Stigma and knowledge about disabilities differ across groups, impacting care. No validated measures of perceived community disability stigma exist for families in multicultural communities, at risk for disparities.
Develop and validate a brief bilingual (i.e., English/Spanish) perceived disability stigma measure, compare perceived disability and autism stigma, and examine perceived disability stigma by parent sociodemographic characteristics and disability familiarity.
Secondary data from 522 parents with children ages 2-5 years were recruited from Oregon WIC Special Supplemental Nutrition Program agencies for a child development and disability survey in 2015. The study sample included items regarding disability familiarity and stigma, among the survey population, which was 50 % Latino. Internal consistency, reliability and structural validity were examined. Secondary data on perceived disability and similar autism stigma items were compared. Nested multivariable linear regression assessed associations of perceived disability stigma with sociodemographic characteristics and disability familiarity.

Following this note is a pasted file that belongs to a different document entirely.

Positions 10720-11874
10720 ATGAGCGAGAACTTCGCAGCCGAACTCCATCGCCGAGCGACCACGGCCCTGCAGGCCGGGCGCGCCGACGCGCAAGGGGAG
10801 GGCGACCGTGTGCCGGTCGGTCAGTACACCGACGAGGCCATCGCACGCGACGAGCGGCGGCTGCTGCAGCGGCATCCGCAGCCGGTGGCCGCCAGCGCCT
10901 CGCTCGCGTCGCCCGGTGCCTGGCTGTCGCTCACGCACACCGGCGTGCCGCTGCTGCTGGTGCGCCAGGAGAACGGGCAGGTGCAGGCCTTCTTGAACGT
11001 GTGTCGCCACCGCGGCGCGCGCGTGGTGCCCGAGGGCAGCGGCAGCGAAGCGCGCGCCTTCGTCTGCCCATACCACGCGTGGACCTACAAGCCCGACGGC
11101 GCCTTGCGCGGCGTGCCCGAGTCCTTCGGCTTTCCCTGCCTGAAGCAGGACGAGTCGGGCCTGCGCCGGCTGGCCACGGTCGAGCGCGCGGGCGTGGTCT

Five perceived disability stigma items had reasonable internal consistency and performed well in the confirmatory factor analysis. Perceived autism stigma was greater than perceived disability stigma. Latino parents reported less perceived disability stigma than white parents. Parents who knew 1+ individual(s) with a disability reported greater perceived disability stigma.
The perceived disability stigma scale demonstrated sound psychometric properties. Results suggest differences in how stigma is perceived across sociodemographic characteristics and disability familiarity.

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